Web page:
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Animals of Cyprus Read more

From the translucent geckos who venture out at night, to the amazingly coloured chameleons, a variety of lizards and the loud sheep and goats crossing the roads, here are just some of the different species of animals you might encounter on your holiday in North Cyprus.

Don't overlook your surroundings, there's beauty everywhere...

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Geckos

If you’ve ventured out in the evenings, you may have seen a Mediterranean house gecko, also known as the Turkish gecko or moon lizard because they come out at night. These small reptiles can grow up to 15cm long in size, and are typically beige coloured with stripes and can seem almost translucent in certain lights. They can be found hiding in cracks and inside walls of Cypriot homes and buildings, and emerge at night time, normally around outdoor lights, looking for moths to eat. They emit a high pitched squeaky call, similar to that of some birds. You might also see the larger Kotschy's gecko in Cyprus, which is more slender than the Turkish gecko. It can grow up to 10cm long, is typically dark in colour and has W-shaped darker markings on its back.

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Cicadas

You can hear the loud chirpy buzz of a cicada up to a mile away! These noisy creatures can be heard during hot summer days and balmy evenings. They are extremely interesting animals, who spend up to 17 years underground feeding on tree roots before emerging and breaking out of their shell once the temperature is perfect. They can grow up to 2 inches long and can fly, albeit clumsily. A group of male cicadas will try to synchronise their songs to attract more females. They live for around a month above-ground to reproduce, lay their eggs on tree branches, and then when the eggs hatch, the baby cicadas fall to the ground and burrow down for the next 13 - 17 years before the cycle starts again.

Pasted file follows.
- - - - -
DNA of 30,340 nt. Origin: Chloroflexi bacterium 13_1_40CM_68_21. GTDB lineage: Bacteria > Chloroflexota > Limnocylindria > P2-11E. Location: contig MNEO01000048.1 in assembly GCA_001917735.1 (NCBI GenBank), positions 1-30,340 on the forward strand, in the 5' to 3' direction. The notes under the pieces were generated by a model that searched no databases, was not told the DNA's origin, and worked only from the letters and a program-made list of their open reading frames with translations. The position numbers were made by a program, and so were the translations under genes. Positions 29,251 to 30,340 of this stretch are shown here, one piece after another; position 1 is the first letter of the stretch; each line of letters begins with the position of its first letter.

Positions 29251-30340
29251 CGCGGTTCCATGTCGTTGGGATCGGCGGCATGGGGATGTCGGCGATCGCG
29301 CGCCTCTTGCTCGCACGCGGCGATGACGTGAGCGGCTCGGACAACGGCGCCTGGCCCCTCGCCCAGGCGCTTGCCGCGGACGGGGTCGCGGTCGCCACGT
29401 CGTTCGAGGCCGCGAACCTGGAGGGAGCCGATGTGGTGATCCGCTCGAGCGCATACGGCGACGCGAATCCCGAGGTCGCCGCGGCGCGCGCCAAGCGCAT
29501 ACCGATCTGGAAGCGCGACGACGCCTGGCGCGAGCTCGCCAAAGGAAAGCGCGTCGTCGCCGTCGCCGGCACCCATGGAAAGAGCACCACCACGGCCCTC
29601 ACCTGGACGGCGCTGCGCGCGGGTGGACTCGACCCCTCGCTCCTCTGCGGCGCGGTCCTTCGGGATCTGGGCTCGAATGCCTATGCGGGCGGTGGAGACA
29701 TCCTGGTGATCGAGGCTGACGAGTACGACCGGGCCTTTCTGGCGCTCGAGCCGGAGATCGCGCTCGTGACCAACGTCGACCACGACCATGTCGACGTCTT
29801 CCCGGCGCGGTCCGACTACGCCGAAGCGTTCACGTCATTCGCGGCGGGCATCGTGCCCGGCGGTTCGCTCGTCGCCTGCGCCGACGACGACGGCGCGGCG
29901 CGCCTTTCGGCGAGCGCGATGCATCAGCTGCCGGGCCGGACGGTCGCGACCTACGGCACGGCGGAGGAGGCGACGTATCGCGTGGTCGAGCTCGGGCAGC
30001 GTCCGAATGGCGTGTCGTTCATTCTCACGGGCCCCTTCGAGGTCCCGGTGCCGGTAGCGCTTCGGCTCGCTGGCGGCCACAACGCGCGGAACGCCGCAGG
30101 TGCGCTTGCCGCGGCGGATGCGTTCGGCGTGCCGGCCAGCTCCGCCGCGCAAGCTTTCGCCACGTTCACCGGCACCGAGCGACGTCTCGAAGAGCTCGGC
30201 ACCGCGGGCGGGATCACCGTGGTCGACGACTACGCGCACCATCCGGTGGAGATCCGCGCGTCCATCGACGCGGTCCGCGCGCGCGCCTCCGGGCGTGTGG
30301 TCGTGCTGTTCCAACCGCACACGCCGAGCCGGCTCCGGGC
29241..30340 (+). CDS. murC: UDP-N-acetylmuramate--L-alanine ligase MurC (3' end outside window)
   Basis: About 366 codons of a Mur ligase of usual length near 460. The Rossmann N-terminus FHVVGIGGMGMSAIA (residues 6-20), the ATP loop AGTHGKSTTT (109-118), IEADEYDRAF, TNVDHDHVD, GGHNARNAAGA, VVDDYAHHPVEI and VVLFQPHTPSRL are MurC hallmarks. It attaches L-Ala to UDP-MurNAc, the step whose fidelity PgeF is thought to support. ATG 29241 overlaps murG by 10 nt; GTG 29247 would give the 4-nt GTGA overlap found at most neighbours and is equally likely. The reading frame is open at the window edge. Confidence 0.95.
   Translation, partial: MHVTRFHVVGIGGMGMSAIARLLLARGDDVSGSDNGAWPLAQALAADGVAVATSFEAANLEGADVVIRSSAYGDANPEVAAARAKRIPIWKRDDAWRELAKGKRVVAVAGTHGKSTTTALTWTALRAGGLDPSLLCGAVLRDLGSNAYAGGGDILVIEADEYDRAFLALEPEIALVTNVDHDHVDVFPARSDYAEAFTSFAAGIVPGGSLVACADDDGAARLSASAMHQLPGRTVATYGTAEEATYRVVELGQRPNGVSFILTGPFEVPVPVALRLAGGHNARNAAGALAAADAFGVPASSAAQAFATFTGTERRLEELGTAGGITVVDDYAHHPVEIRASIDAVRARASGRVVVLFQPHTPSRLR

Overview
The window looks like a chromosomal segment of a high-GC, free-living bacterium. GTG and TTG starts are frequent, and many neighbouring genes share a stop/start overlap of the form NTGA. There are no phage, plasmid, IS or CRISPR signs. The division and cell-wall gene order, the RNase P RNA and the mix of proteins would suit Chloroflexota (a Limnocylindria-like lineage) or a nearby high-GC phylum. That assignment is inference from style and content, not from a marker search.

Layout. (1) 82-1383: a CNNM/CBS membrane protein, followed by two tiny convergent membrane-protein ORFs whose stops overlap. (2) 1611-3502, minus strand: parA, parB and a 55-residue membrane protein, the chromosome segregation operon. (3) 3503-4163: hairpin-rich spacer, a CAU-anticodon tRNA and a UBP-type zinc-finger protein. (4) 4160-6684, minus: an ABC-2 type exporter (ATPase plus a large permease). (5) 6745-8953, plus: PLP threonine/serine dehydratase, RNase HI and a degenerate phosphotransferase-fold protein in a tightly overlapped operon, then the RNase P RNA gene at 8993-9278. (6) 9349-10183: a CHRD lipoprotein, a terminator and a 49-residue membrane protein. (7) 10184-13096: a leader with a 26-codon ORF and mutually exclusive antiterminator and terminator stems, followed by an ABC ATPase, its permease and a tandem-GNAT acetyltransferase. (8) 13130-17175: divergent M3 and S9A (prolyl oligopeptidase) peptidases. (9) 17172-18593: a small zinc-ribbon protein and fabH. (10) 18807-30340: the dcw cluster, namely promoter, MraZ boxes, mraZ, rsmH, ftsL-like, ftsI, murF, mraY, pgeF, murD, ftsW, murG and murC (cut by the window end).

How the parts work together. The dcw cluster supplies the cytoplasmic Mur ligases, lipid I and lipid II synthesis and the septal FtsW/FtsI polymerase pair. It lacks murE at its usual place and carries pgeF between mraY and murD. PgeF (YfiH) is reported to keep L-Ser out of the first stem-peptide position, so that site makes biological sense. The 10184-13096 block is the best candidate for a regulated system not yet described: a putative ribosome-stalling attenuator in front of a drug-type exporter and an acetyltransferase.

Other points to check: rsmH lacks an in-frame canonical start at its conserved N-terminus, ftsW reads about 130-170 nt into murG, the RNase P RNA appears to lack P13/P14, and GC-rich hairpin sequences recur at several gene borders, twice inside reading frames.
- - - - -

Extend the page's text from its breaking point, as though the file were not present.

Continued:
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Chameleons

You will have to look quite hard to see one of these absolutely amazing creatures. Known as the Mediterranean chameleon, they can grow up to 30cm long! They have a long tongue to catch insects, and range in colour from bright green, to yellow/brown and dark brown. These chameleons have a small “beard” of scales as well as some more scales on their backs, and they generally move very slowly. Their eyes can look in different directions at once to catch prey, and interestingly, they do not camouflage to their surroundings, but actually they change colour depending on the light and temperature changes, whether they are happy or sad, or if there are other chameleons nearby. They tend to go very dark coloured if you pick them up because they are scared and will hiss at you if they are angry. Let us know if you’ve ever seen one, or if you have any photos of a chameleon in North Cyprus on our social media!

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Lizards

The most common lizard you will find in North Cyprus is the Phoenicolacerta troodica, also known as the Troodos lizard, which is a native species. You will often see them on walls during the day, basking in the hot sunshine. They are normally quite dark-coloured with a lighter stripe running up the side of their body. You might also see snake-eyed lizards, which are very similar-looking to the Troodos lizard and Schreiber's fringe-fingered lizard which has stripes and spots on its body.

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Rhinoceros Beetle

One of the largest beetles found in Europe, the rhinoceros beetle is so-called because of the horn on the top of the male beetle’s shell. They are also known as the Hercules beetle because they are extremely strong and can lift up to 850 times their body weight! The males use their horns to ward off other male beetles and can grow up to 2 inches long. They eat rotting leaves and wood and can generally be seen in Cyprus between the end of March until the end of autumn.

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Cyprus Sheep

It is common to see the Shepherd’s tending to their flock, walking them across roads and up the steep hills of Northern Cyprus. The sheep in Cyprus tend to have long tails, and can often be seen grazing along with Cyprus Damascus goats with very long ears. Some of the sheep you may see are the native Cyprus Mouflon, with long curly horns, which were introduced to Cyprus around 12,000 years ago and are classed as rare, as there are only around 3,000 left on the island.

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